the performance of the group reporting to the named executive officer.
In addition, when setting compensation, our compensation committee considers the recommendations obtained from Mr. Maffei as to all elements of the compensation packages of Messrs. George, Wendling, Rosenthaler and Carleton and Ms. Wilm. To make these recommendations, Mr. Maffei evaluates the performance and contributions of
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each such named executive officer. He also considers whether the pay packages afforded to such named executive officers are competitive and are aligned internally. He also evaluates the named executive officer’s performance against individual, department and corporate goals.
In December 2014, our compensation committee approved a five-year employment agreement with Mr. Maffei (as amended, the 2014 Maffei Employment Agreement), which established his compensation for the term of the agreement. See “—Executive Compensation Arrangements—Gregory B. Maffei” below. Prior to entering into the 2014 Maffei Employment Agreement, our compensation committee reviewed information from Mercer with respect to chief executive officer compensation packages at e-commerce and brick and mortar retailers, television shopping networks, and entertainment, media, communications and travel companies and discussed this comparative information and alternative equity award structures with Mercer.
In connection with the closing on March 9, 2018 of a series of transactions that effected (i) the acquisition and split-off of GCI Liberty and (ii) the redemption of Qurate Retail’s Liberty Ventures common stock in exchange for shares of GCI Liberty common stock (leaving QRTEA and QRTEB the only outstanding stock of Qurate Retail) (the Transactions), Mr. Maffei was appointed as the Chairman of the Board of our company. At the same time, Mr. George was appointed as Chief Executive Officer and President of our company. In connection with Mr. Maffei’s change in role, our company and Mr. Maffei executed an amendment to the 2014 Maffei Employment Agreement to reflect the change in role from Chief Executive Officer and President to Chairman of the Board and to reflect the changes in our equity securities after the Transactions. Pursuant to the amendment, Mr. Maffei agreed that the change in role would not constitute a good reason termination under the 2014 Maffei Employment Agreement.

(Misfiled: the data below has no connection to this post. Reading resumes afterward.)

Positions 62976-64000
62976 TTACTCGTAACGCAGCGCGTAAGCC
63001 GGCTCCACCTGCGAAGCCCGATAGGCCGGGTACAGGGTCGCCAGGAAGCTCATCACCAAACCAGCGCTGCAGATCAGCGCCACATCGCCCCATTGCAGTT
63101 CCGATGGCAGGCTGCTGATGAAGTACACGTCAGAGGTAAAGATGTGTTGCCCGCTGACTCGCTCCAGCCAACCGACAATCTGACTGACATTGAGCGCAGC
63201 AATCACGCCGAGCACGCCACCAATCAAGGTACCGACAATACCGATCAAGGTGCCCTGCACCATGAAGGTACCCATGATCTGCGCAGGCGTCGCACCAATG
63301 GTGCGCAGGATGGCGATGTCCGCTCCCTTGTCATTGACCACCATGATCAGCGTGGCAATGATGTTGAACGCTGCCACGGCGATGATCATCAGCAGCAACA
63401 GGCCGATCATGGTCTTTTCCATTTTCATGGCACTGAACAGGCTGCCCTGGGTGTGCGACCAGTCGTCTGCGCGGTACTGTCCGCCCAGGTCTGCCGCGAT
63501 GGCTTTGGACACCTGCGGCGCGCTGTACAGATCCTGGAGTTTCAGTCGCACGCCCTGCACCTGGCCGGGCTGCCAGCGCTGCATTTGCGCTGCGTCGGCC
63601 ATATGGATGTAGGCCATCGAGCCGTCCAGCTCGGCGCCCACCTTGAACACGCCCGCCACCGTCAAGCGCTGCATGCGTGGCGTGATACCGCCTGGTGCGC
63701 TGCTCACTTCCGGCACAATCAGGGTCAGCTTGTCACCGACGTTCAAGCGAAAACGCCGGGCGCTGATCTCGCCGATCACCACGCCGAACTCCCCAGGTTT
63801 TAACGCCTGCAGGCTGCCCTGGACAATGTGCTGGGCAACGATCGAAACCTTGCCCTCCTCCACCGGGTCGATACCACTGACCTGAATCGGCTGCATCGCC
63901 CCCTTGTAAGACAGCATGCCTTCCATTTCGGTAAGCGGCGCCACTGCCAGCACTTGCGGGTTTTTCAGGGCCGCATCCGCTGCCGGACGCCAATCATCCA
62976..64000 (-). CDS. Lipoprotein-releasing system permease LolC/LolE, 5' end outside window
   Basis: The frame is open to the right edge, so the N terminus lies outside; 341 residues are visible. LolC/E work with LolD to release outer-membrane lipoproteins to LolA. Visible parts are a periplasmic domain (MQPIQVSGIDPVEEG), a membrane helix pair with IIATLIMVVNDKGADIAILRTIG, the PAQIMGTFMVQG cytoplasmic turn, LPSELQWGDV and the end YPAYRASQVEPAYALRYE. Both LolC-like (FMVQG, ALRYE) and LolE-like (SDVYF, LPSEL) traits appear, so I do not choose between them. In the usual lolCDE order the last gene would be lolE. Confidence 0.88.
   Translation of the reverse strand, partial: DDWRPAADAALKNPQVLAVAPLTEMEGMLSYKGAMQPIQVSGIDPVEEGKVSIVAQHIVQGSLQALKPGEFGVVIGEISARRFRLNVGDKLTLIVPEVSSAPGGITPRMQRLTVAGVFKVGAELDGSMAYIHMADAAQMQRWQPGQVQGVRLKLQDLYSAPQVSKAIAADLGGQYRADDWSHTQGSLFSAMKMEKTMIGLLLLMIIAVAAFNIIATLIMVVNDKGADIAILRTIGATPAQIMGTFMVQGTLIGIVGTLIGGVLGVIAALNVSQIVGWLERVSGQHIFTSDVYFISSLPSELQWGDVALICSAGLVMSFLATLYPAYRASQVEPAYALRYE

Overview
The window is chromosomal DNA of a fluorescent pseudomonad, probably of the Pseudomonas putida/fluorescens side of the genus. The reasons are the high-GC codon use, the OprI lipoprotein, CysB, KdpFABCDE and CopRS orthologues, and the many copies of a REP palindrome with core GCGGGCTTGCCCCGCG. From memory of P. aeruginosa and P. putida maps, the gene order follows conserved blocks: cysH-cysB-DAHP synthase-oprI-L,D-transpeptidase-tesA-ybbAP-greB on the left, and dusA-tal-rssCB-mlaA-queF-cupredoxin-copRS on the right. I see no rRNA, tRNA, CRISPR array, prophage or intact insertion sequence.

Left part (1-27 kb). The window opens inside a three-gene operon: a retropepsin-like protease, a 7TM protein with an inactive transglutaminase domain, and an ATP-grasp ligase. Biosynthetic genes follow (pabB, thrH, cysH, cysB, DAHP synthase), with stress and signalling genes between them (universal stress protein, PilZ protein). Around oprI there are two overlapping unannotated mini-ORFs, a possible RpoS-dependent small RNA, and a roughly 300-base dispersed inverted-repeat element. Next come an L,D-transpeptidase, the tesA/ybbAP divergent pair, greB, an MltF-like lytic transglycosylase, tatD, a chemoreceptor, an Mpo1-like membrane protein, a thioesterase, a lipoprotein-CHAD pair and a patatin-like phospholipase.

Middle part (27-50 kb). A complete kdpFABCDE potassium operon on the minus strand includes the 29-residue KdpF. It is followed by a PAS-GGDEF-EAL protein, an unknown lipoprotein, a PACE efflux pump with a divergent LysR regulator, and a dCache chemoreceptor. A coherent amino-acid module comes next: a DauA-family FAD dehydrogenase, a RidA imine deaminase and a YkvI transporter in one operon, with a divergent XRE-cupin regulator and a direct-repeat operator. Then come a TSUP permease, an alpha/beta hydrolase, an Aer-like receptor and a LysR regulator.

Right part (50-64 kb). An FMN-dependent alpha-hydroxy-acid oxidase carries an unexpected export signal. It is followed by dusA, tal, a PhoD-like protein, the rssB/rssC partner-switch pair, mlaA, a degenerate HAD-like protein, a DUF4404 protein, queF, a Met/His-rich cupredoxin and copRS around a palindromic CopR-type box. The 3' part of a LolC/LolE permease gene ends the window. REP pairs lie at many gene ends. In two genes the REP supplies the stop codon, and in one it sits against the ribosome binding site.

In December 2019, our compensation committee approved the amended services agreement, reimbursed Liberty Media for our allocable portion of his cash commitment bonus and granted equity awards in connection with the execution of the amended services agreement. See “—Changes for 2020—Amendment to Services Agreement in Connection with 2019 Maffei Employment Agreement” below. Prior to entering into the amended services agreement with Liberty Media, our compensation committee reviewed information from FW Cook with respect to Chairman of the Board compensation packages at the types of companies described above (retail companies).
In September 2015, our compensation committee approved a new five-year employment agreement with Mr. George (the George Employment Agreement) and granted equity awards in connection with the execution of the George Employment Agreement. See “—Executive Compensation Arrangements—Michael A. George—2015 Term Options” and “—Elements of 2019 Executive Compensation—Equity Incentive Compensation—Annual Performance Awards—QVC CEO RSUs” below. Prior to entering into the George Employment Agreement, our compensation committee considered the recommendation of Mr. Maffei with respect to Mr. George’s compensation package. When considering Mr. Maffei’s recommendations concerning Mr. George’s compensation, our compensation committee reviewed compensation data from companies similar to QVC, which was compiled by Mercer, as a reference point for the proposed new compensation arrangement. Based on this review, our compensation committee determined to confirm and approve the proposed arrangement. In addition, in connection with granting the New CEO Term Options and New CEO Performance RSUs (each as defined below) to Mr. George, the compensation committee and Mr. Maffei reviewed a compensation study prepared by Mercer that reviewed the compensation paid to CEOs of comparable retailers and e-commerce companies. See “—Elements of 2019 Executive Compensation—Equity Incentive Compensation—Annual Performance Awards—New Qurate Retail CEO Awards” below.
Elements of 2019 Executive Compensation
For 2019, the principal components of compensation for the named executive officers were:

base salary;

a performance-based bonus, payable in cash;

in Mr. Maffei’s case a one-time cash commitment bonus and an upfront award of stock options in connection with the entry into the 2019 Maffei Employment Agreement;

time-vested stock options and performance-based restricted stock units (RSUs); and

perquisites and other limited personal benefits.
Base Salary
Our compensation committee believes base salary should be a relatively smaller portion of each named executive officer’s overall compensation package, allowing for a greater portion to be performance based, thereby aligning the